Evaluation of mini-grants (N=15) awarded through The Community-Identified Health Promotion Projects (Model 1) and The Discovery to Community Grants Program (Model 2) were assessed through qualitative methods, including document review and interviews. First, each CBO was required to submit a final report through which they documented 1) outcomes or outputs associated with their originally proposed objectives, 2) modifications to their plans, as well as challenges, 3) ways in which their faculty partner supported their plans, 4) the short-term community impact of their program, 5) plans for sustainability of their projects, and 6) recommendations for improving the mini-grant program. In order to identify trends across grantees, content analysis was conducted by the CERP evaluation team to identify emerging themes for each response category. Key informant interviews were conducted with the majority (11 of 15) of faculty partners to identify experiences, perceptions, and recommendations for the grant program. Interviews were conducted by telephone within two months following completion of the grants using a standardized discussion guide. Interviews averaged about 45 minutes, were audio recorded and transcribed verbatim. Each transcript was coded manually by at least two analysts. Discrepancies in coding were resolved through consensus. Analysts met to review and consolidate findings toward thematic analysis, with saturation achieved across key themes.
Due to the increased intensity and duration of the Building Capacity for Collaborative Research Program (Model 3), evaluation approaches were augmented. A pre-, post-, and follow-up survey was developed to assess the impact of the training and TA on the CBO representatives' knowledge, skills, and abilities to plan, implement, and evaluate initiatives addressing health disparities. Questions were also asked about the expected drawbacks and facilitators that may occur during the community-researcher partnership at baseline and, subsequently, what barriers and facilitators were actually experienced at the end of the project. Academic partners were also surveyed about the expected and experienced barriers and facilitators of community-campus partnerships. In addition, we conducted a review of TA documentation to create timelines for each group's progress, including barriers and facilitators, in fulfilling grant deliverables. Lastly, key informant interviews were conducted with five academic partners and three CBO representatives to identify experiences, perceptions, and recommendations related to this model for facilitating CBO-researcher partnerships. Interviews were conducted using a standardized guide. Analysis was similar to the qualitative analysis described above. Survey data are not reported here and were limited by small sample size. Evaluation for the scaled-down version of this grants program mirrored methods in Models 1 and 2. Evaluation study protocols were reviewed and approved by the Morehouse School of Medicine's Institutional Review Board.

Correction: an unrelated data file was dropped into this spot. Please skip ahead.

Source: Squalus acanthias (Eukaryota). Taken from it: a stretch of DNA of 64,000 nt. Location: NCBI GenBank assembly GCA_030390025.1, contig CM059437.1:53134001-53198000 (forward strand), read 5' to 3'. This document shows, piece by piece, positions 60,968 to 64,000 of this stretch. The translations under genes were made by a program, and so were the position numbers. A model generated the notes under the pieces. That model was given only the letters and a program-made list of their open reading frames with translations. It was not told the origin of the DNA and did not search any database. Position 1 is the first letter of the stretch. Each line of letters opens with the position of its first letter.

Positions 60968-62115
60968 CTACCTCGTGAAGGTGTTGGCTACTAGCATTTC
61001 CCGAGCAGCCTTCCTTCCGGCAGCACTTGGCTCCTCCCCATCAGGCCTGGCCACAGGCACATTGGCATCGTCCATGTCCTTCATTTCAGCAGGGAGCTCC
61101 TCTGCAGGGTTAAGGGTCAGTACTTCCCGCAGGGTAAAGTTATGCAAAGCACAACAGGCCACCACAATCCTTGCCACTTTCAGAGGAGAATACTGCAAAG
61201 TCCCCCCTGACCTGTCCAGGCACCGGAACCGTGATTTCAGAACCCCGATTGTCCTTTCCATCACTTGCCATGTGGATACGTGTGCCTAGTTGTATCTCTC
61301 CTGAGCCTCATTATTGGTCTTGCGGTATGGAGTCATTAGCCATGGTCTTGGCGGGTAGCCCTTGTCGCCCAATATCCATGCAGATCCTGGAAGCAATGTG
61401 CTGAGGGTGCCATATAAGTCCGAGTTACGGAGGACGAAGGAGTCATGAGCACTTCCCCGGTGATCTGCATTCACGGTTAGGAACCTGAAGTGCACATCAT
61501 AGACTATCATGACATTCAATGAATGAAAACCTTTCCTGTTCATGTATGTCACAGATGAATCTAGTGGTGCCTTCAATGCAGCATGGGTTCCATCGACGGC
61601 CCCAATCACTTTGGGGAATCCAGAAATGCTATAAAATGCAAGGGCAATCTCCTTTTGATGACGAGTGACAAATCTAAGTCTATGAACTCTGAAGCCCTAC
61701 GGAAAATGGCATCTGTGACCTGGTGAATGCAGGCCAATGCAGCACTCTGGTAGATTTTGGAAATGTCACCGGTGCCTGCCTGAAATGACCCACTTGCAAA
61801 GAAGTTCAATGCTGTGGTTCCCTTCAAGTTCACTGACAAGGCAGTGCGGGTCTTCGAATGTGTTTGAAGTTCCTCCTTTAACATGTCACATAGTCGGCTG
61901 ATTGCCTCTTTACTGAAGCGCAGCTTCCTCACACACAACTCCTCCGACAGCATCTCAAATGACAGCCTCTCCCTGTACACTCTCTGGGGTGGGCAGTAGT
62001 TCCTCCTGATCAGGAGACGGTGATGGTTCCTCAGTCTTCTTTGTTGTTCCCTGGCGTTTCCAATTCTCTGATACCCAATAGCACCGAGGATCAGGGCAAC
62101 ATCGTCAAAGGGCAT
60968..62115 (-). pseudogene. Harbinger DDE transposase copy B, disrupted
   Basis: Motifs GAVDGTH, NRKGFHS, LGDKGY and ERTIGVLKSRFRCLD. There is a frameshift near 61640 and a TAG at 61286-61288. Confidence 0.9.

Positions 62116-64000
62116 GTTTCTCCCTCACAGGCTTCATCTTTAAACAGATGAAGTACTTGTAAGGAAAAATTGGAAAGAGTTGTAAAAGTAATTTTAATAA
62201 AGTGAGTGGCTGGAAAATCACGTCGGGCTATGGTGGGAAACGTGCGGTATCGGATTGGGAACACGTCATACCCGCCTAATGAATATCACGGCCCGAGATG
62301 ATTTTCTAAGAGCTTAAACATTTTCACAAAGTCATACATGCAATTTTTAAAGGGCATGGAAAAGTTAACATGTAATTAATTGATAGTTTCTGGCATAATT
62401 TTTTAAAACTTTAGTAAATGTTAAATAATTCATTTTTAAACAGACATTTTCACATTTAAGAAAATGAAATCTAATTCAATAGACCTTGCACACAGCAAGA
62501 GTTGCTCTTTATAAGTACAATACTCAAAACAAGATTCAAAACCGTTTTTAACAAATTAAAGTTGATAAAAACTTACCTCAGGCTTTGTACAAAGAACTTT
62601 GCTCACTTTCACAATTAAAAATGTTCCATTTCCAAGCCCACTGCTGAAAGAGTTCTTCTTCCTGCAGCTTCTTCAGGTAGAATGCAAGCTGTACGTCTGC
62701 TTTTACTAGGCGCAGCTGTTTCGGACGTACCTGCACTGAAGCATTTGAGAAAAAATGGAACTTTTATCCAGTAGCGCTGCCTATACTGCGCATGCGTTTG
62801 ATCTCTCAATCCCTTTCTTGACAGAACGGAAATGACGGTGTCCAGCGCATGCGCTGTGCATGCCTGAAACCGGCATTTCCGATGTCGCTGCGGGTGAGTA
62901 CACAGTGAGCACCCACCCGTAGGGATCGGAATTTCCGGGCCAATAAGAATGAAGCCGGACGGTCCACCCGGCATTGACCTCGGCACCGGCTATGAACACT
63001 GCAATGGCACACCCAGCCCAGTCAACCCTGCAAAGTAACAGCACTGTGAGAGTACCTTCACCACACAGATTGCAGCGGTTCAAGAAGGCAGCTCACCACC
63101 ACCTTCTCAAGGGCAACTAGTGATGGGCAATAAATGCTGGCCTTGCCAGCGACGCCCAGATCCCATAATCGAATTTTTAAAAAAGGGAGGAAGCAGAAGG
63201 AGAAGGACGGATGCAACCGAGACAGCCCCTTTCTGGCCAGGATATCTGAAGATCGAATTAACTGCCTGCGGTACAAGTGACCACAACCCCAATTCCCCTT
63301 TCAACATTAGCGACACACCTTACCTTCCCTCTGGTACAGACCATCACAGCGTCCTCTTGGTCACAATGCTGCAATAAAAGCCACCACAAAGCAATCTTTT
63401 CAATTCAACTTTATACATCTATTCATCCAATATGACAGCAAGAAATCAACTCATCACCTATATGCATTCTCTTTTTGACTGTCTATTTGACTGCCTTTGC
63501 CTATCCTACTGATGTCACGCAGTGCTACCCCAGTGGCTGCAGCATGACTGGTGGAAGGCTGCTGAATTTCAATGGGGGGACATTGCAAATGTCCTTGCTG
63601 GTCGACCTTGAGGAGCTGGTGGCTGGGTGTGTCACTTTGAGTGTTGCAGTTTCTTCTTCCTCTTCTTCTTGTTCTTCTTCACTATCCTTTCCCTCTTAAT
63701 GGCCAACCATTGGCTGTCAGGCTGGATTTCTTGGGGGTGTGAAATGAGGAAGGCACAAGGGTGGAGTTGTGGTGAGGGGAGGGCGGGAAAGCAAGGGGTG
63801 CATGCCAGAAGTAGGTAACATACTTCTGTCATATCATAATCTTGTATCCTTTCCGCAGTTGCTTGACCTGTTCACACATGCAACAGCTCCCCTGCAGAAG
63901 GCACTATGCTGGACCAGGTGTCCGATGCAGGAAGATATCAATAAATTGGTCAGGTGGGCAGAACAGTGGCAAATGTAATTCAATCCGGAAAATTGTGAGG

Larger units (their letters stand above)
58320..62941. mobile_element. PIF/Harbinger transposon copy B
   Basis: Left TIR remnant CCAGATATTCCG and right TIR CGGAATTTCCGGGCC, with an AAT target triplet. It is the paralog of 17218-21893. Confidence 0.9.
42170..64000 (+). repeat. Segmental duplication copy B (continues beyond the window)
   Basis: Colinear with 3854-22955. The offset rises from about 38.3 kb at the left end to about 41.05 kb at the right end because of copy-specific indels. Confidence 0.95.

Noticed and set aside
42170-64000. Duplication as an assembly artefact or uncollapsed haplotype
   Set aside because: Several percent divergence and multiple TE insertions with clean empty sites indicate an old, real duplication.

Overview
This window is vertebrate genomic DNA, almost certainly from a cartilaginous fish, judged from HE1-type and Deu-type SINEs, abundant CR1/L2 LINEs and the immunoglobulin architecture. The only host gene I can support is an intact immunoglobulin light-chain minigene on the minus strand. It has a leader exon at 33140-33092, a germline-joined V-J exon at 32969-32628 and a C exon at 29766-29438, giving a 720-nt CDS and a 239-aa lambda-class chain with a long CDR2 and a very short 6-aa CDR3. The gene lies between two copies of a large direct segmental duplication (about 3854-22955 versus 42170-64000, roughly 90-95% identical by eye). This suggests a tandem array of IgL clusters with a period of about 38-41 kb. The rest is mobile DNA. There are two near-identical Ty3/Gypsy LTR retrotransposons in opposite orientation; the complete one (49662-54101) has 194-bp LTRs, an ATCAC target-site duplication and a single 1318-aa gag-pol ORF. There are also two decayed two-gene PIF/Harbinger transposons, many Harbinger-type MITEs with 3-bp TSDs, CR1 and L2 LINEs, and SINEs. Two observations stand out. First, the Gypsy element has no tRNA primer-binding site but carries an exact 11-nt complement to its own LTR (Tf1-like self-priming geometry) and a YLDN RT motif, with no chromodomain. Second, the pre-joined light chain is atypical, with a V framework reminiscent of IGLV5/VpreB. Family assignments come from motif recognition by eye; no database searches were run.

Box 4 describes the partnerships funded through Model 1 which focused on community-identified health needs. Over a two-year period, eight grants were awarded through this mechanism.
|Topic/Community||CBO Mission||Faculty Affiliation/Training||Project Description||Selected Outputs|
|Positive youth development/Adolescent African American males||Promote healthy life outcomes and opportunities to restore the lives of hurting African American men by age 25 yrs.||Preventive Medicine/Psychology||Provide health promotion activities to high school males enrolled in southwest Atlanta.||Trained 20 youth to educate over 200 students through group sessions, seminars and one on one.|
|HIV/African American women||Serves individuals vulnerable to the HIV epidemic, conducts outreach efforts.||Preventive Medicine||HIV/AIDS prevention education program to include 35 African-American women 14-21 years of age.||Conducted 2 sessions with a total of 36 women between the ages of 16 -25 years to discuss use of condoms as protection against STDs.|